Easy Country Blues Licks

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Hey guys,

Here´s another cool sample from `The Ultimate Acoustic Blues´,
the upcoming guitar course from Jimmy Dillon

More info soon…

Acoustic Blues Lesson – Easy Country Blues Licks and Patterns by Jimmy Dillon

…and then I go to a C form here. There’s your IV chord,
back to the G. Then your D. That should resolve on your
V chord back to your G. I’m just going to call it by the
shape name rather than — even though we’re in the key of C.
The tabs, again, showing exactly what this is.

But my riffing on that… Sometimes the capo will put you
out of tune. There it is. What I’m utilizing is — here’s
several beautiful parts about the capo. One is — and I’m
illustrated this before — when you’re playing acoustic
guitar, whether it’s country, blues, whatever you’re playing,
sometimes you want to make sure that you can incorporate as
many open strings as possible to get that sound.
It’s just a really great open sound.

You’re not going to get that unless you capo-up. And you
might be changing the sound or the key to fit your voice.
So it’s really important and if you’re backing someone up,
same thing. It might be their range might be E flat. Well,
it’s kind of hard to play acoustic guitar in E flat and get
a big strumming, open strings going. But if you incorporate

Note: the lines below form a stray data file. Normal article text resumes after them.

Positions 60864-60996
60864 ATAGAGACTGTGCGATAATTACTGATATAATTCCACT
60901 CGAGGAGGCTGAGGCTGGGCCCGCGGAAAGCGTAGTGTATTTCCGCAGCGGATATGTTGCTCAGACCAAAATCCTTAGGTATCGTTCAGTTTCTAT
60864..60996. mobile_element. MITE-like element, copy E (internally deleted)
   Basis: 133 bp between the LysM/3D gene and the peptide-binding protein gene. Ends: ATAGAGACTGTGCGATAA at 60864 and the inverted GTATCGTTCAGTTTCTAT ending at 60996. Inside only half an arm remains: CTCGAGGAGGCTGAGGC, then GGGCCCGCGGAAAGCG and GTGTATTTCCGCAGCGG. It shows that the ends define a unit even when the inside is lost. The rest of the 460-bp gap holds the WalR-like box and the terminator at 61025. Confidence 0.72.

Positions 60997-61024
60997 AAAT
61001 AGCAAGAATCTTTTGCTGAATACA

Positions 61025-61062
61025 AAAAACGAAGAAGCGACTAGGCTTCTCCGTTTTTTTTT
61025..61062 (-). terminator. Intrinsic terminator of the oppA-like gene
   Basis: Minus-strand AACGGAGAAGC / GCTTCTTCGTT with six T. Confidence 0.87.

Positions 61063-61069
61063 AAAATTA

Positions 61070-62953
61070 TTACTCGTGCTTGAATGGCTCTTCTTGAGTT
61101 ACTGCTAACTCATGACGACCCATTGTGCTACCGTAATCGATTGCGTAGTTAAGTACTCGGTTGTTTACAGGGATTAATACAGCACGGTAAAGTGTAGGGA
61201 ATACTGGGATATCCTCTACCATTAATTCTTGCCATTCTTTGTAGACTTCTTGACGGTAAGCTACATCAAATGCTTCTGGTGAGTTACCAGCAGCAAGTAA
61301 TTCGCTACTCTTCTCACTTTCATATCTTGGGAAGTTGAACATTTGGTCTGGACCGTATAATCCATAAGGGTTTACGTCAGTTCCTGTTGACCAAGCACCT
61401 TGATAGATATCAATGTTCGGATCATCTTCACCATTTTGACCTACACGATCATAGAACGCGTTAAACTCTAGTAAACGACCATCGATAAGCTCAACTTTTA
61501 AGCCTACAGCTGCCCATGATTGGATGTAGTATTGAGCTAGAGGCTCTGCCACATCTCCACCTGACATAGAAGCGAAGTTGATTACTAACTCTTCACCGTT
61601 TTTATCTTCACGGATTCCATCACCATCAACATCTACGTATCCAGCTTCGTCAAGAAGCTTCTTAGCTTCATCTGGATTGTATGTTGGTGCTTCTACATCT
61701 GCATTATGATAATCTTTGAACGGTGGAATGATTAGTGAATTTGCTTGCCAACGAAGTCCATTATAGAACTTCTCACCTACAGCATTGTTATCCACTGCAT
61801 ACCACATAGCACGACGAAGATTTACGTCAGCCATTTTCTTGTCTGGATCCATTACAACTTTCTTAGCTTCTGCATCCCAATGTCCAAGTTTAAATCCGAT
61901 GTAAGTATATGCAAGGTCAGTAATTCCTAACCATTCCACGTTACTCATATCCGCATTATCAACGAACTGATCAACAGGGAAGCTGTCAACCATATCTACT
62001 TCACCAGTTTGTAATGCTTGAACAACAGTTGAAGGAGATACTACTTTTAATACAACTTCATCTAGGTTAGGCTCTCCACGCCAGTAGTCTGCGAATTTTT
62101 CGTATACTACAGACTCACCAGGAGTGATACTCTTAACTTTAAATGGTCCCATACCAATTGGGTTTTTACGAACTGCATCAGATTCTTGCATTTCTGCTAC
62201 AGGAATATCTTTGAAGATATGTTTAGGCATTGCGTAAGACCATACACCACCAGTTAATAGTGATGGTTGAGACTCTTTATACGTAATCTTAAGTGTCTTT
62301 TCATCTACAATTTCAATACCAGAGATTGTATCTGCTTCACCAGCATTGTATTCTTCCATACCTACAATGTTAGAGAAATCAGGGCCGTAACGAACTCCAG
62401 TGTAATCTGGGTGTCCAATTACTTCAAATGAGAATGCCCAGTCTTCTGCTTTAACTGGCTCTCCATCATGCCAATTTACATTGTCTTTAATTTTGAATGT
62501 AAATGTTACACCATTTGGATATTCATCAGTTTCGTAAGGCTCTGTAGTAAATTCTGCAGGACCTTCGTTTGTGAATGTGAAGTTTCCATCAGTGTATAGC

the capo there’s many ways you can find an E flat on your
neck and still not lose that open sound. So there’s that
aspect of using a capo.

The second aspect that I like about it is kind of the Nashville
tuning, we call it. You know, the high tune stuff. It gets a real
chimed sound. So that gives that Nashville sound or I like to call
it the Austin sound because I think Austin is the hippest town
going next to Mill Valley. If you’re doing some licks around
that, look, you can use your G position.

So let me just decipher those for you. We’re using basically
an open string move here. One of my favorite country blues,
basically spelling out your — in this case it’s a C chord,
but we’re approaching it like a G. So if we… That sounds
like a fiddle riff, doesn’t it? When you go to your C you
can use your hammer-on technique there. So you’re still in
that C position chord.

So you may be asking yourself what’s this got to do with the blues?
Well, as I mentioned before, country blues is a big part of what
the blues is and what it became, how it evolved. So we’re covering
every aspect of the blues from the ragtime influences to the gut
bucket stuff, the delta stuff, the more shuffley, big city stuff
and, of course, this really sweet country stuff. We’re going to
shortly get into one of my very favorite blues composers, Mississippi
John Hurt and how he did it, his slant on the blues. But back to
these little licks that I want to show you some blues you can use.

If you’re doing this kind of… You can use all those little hammer-on
moves that you saw me do. And then go to your C. Basically spelling-out
the chord. And then when you get to your D chord you can do this cool
little… Almost has a little bit of Appalachian flavor to it, doesn’t it?
Once you hear the Avett Brothers and Mumford & Sons, all those guys.
Not that they’re straight-up blues players. It doesn’t matter.
So those are some cool little licks that you can do there.

What I’m going to do is go ahead and play along with the track
one last time and I’m going to kind of give you a little vocabulary,
a little library of licks that you can do.